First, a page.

Catholic Encyclopedia (1913)/Encyclopedia preface
he Catholic Encyclopedia, as its name implies, proposes to give its readers full and authoritative information on the entire cycle of Catholic interests, action and doctrine. What the Church teaches and has taught; what she has done and is still doing for the highest welfare of mankind; her methods, past and present; her struggles, her triumphs, and the achievements of her members, not only for her own immediate benefit, but for the broadening and deepening of all true science, literature and art—all come within the scope of The Catholic Encyclopedia. It differs from the general encyclopedia in omitting facts and information which have no relation to the Church. On the other hand, it is not exclusively a church encyclopedia, nor is it limited to the ecclesiastical sciences and the doings of churchmen. It records all that Catholics have done, not only in behalf of charity and morals, but also for the intellectual and artistic development of mankind. It chronicles what Catholic artists, educators, poets, scientists and men of action have achieved in their several provinces. In this respect it differs from most other Catholic encyclopedias. The Editors are fully aware that there is no specifically Catholic science, that mathematics, physiology and other branches of human knowledge are neither Catholic, Jewish, nor Protestant; but when it is commonly asserted that Catholic principles are an obstacle to scientific research, it seems not only proper but needful to register what and how much Catholics have contributed to every department of knowledge.
No one who is interested in human history, past and present, can ignore the Catholic Church, either as an institution which has been the central figure in the civilized world for nearly two thousand years, decisively affecting its destinies, religious, literary, scientific, social and political, or as an existing power whose influence and activity extend to every part of the globe. In the past century the Church has grown both extensively and intensively among English-speaking peoples. Their living interests demand that they should have the means of informing themselves about this vast institution, which, whether they are Catholics or not, affects their fortunes and their destiny. As for Catholics, their duty as members of the Church impels them to learn more and more fully its principles; while among Protestants the desire for a more intimate and accurate knowledge of things Catholic increases in proportion to the growth of the Church in numbers and in importance. The Catholic clergy are naturally expected to direct inquirers to sources of the needed information; yet they find only too often that the proper answers to the questions proposed are not to be met with in English literature. Even the writings of the best intentioned authors at times disfigured by serious errors on Catholic subjects, which are for the most part due, not to ill-will, but to lack of knowledge. It would be fatuous to hope to call into immediate existence a Catholic English literature adequate to supply this knowledge and correct errors. The Encyclopedia, therefore, is the most convenient means of doing both, enabling, as it does, the foremost Catholic scholars in every part of the world to contribute articles in the condensed form that appeals to the man of action, and with the accuracy that satisfies the scholar.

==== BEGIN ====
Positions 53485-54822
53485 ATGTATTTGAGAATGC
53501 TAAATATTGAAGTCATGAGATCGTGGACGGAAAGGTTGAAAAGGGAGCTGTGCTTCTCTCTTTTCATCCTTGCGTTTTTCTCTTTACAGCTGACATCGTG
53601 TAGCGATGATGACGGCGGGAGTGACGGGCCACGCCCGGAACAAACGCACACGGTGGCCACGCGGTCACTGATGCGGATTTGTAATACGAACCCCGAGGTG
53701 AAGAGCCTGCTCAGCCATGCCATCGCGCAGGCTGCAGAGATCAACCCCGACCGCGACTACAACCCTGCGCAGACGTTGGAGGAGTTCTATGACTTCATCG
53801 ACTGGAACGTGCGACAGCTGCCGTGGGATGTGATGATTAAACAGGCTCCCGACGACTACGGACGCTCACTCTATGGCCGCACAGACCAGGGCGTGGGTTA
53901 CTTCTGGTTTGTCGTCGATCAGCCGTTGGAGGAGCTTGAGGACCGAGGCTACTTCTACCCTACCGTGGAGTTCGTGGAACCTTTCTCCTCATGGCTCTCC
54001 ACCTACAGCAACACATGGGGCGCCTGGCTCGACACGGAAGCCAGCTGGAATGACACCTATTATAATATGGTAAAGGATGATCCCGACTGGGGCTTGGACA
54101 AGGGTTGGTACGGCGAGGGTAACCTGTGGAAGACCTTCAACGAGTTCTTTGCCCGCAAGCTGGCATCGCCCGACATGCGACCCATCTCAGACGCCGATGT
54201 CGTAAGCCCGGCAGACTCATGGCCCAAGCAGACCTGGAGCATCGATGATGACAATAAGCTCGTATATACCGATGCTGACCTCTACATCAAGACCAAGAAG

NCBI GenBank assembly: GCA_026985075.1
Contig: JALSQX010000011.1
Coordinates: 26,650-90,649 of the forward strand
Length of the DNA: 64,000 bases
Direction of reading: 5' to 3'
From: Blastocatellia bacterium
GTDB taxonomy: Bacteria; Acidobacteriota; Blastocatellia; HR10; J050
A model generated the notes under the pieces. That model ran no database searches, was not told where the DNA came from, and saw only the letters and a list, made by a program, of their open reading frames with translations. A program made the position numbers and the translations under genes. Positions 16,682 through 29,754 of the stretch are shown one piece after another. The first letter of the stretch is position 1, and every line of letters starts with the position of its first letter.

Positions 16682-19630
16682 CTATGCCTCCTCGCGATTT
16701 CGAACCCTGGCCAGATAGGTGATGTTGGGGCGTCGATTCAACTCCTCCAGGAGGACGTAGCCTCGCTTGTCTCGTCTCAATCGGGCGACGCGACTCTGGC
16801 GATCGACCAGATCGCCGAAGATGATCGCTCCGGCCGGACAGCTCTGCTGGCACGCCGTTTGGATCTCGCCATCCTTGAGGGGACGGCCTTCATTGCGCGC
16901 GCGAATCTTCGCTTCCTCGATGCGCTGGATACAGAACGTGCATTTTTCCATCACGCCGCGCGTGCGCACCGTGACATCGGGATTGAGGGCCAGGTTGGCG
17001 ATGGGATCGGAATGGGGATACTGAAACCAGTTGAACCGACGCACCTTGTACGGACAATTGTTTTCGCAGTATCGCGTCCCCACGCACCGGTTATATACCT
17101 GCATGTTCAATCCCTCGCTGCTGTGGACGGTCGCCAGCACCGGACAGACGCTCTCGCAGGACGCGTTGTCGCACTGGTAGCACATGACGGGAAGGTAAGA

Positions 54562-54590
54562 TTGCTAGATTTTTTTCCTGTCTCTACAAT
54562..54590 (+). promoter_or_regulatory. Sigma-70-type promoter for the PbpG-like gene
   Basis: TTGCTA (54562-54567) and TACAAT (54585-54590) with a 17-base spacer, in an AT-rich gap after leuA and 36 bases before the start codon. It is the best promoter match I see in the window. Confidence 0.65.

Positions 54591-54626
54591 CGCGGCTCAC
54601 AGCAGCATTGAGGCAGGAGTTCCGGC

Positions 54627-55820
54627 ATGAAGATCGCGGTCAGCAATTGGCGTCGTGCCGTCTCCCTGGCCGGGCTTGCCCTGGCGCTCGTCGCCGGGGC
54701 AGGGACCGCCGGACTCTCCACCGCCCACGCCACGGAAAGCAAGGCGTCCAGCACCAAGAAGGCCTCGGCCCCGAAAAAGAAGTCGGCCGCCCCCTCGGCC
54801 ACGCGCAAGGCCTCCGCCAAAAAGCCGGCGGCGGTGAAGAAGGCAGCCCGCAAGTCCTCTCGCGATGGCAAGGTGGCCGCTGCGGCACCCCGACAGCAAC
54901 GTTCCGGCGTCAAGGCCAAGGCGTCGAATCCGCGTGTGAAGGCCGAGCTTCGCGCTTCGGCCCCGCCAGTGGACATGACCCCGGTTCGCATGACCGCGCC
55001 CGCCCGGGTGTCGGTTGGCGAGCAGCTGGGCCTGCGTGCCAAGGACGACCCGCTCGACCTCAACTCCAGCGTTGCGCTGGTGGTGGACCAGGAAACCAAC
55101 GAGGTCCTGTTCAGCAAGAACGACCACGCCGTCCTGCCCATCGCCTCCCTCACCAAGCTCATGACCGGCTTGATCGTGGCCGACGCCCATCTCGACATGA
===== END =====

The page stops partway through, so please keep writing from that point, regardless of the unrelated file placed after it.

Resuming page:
Designed to present its readers with the full body of Catholic teaching, the Encyclopedia contains not only precise statements of what the Church has defined, but also an impartial record of different views of acknowledged authority on all disputed questions. In all things the object of the Encyclopedia is to give the whole truth without prejudice, national, political or factional. In the determination of the truth the most recent and acknowledged scientific methods are employed, and the results of the latest research in theology, philosophy, history, apologetics, archæology, and other sciences are given careful consideration.
The work is entirely new, and not merely a translation or a compilation from other encyclopedia sources. The Editors have insisted that the articles should contain the latest and most accurate information to be obtained from the standard works on each subject. Contributors have been chosen for their special knowledge and skill in presenting the subject, and they assume the responsibility for what they have written. Representing as they do Catholic scholarship in every part of the world, they give the work an international character.
The Encyclopedia bears the imprimatur of the Most Reverend Archbishop under whose jurisdiction it is published. In constituting the Editors the ecclesiastical censors, he has given them a singular proof of his confidence and of his desire to facilitate the publication of the work which he has promoted most effectively by his influence and kindly co-operation.
The Editors take occasion on the appearance of this first volume to express their gratitude to all who have taken part with them in this enterprise; in particular to the hierarchy for their cordial endorsement; to Catholic publishers and to the editors of the Catholic press for their frequent courtesies; to the contributors for their ready co-operation; to the original subscribers for their generous support; to the directors of the Company organized specially to produce the work, and to many non-Catholics for their kindly encouragement.